Shorthanded Wizards Take Care of Business Against Struggling Hawks | Wizards Blog Truth About It.net

Shorthanded Wizards Take Care of Business Against Struggling Hawks

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Updated: December 6, 2018

(Photo credit Kevin C. Cox Getty Images)


The Washington Wizards entered their game against the Atlanta Hawks a bit shorthanded. John Wall had to leave the team for personal reasons (presumably to fly back to D.C. for the birth of his first child), Jeff Green was out with back spasms, and Dwight Howard continues to recover from back surgery. Considering the Wizards have not fared well against inferior opponents, this could have been a difficult test for Scott Brooks and his team, but Bradley Beal led the charge in “Everybody Eats”  fashion to secure the victory.

Entering the starting lineup to replace Wall was Austin Rivers, who has been barely serviceable as a rotation player for the Wizards on most nights. The Washington Post’s Candace Buckner made waves through Wizards Twitter before the game when she tweeted that Brooks announced during his pregame media availability that Rivers would be starting at point guard.

TAI’s own Adam Rubin had the perfect response to this report:

Thankfully, the coach’s pregame edict was just talk, and Tomas Satoransky was appointed to bring the ball up the court for the majority of the night. And he led the team to a type of play that was eerily similar to the stretch of games he started last season while Wall was out for 41 games due to knee surgery. Sato finished with 14 points and seven assists in a season high 38 minutes, but more importantly he ran the team in an efficient manner which kept the ball moving. The Wizards as a team dished out a season-high of 35 assists.

Washington’s lone All-Star who played, Bradley Beal, led the way in the assist department with nine, but he also contributed 36 points to lead the charge. Beal’s much improved ball-handling skills allow him to not only free up space for his jump shot, but also drive the ball downhill towards the basket. On the season, Beal is taking 22.9% of his field goal attempts within three feet of the basket, and he’s connecting on 76.6% of those — both career highs for him as a player. In Wall’s absence, Beal has found a himself in the role of a distributor and scorer, which is something that he and Wall need to better balance when they share the floor.

In the front court, Washington was led by Thomas Bryant who finished with a career-high in points (16) and rebounds (9). Bryant continues to be the perfect example of controlled energy on the basketball court, as his constant movement is a catalyst for many of the good things that happen to the Wizards on the court. This team spent the first month of the season getting off to slow starts, and Scott Brooks complained about lack of effort. But in a limited sample size, Thomas Bryant in the paint has eradicated both of those issues and blossomed.

Otto Porter finished with a team-high 11 rebounds, while also chipping in 20 points. Porter is finally finding his rhythm as a scorer is seemingly more aggressive with his own shot. One of the things that Otto did not do in this game was pass up many open looks when the ball came to him. Instead he was ready to catch and shoot, and although he only hit two of his nine attempts from 3-point range, the aggressive style will certainly serve him much better than the passiveness that has plagued him this season.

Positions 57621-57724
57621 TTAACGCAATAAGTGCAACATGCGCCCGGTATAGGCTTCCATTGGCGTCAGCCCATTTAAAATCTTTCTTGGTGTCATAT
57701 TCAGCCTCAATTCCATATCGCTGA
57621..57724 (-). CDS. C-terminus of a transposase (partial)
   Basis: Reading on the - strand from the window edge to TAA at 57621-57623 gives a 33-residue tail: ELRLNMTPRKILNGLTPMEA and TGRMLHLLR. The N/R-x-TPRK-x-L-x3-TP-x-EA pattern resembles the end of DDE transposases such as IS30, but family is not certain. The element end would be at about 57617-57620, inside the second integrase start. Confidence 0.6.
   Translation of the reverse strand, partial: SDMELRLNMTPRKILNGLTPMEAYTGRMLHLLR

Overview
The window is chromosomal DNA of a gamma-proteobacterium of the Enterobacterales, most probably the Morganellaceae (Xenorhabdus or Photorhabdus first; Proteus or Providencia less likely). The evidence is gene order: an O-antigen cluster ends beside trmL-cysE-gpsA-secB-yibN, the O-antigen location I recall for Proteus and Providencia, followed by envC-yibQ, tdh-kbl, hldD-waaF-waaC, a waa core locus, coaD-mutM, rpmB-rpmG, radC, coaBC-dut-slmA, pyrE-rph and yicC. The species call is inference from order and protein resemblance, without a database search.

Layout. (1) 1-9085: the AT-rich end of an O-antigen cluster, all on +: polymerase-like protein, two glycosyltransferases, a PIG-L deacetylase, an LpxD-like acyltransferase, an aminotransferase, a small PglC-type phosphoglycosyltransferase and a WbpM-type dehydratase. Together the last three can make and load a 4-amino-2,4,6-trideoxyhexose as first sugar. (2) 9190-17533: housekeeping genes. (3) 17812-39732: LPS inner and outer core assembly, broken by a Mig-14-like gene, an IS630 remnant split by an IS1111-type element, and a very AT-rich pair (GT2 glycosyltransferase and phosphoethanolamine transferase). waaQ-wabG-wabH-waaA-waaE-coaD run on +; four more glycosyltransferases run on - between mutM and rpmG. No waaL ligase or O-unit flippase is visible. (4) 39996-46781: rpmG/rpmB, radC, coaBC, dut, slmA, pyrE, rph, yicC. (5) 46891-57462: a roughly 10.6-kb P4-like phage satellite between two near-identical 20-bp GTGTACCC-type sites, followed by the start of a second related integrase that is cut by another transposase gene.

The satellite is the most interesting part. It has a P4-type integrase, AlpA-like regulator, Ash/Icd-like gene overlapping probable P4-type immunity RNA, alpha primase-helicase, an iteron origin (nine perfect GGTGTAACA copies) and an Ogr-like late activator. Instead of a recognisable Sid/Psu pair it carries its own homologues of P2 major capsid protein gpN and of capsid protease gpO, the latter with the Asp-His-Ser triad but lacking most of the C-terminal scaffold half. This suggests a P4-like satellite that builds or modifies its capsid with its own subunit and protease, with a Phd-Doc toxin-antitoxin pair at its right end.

The shorthanded Wizards bench managed to score 36 points, lead by Kelly Oubre’s 19 points on 5-for-10 shooting. Oubre continues to excel on the road this season boasting road splits of 46% shooting from the floor and 38% from beyond the arc, while only shooting 37% from the floor and 20% from 3-point range at home this season. These splits go against what is normally expected from role players and they are certainly something to monitor over the course of this season. Balancing out Oubre’s scoring was a steady performance from Markieff Morris, who scored 12 points of his own.

In what should have been an opportunity for the Wizards to play Troy Brown Jr. some meaningful minutes, turned into a second half battle after the Wizards allowed 45 third quarter points from the Hawks, who cut a 23-point halftime deficit to five points. This caused Brooks to leave his starters in the game for a lot longer than he probably intended. The Hawks only have five wins this season, but that win total is the result of a lack of talent, not effort. John Collins and Kent Bazemore led the way with 26 and 22 points, respectively, and they both helped the Hawks to rally back into the ball game. Once the Wizards started protecting the basketball and stopped allowing the Hawks to take advantage of those miscues, they were able to cruise to a relatively easy win.

Since the Wizards started out the season 2-9, they have a record of 9-5, which is a winning percentage much closer to what this team expected to be when the season began. They are finally figuring out how to play better with one another, and Scott Brooks is doing a better job of coaching up the players, putting them in better positions to succeed, and being more flexible with the starting lineups. The arrow is seemingly trending upwards for a franchise that has experienced much drama this season already.

Saturday will be another test for this team to prove to their doubters and themselves that this trend is for real, as they take on another struggling team in the Cleveland Cavaliers.

Troy Haliburton on Twitter
Troy Haliburton
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Troy Haliburton is a native Washingtonian, and graduate of Gonzaga College High School and Morehouse College. Bylines on bylines on bylines.

Will write for food.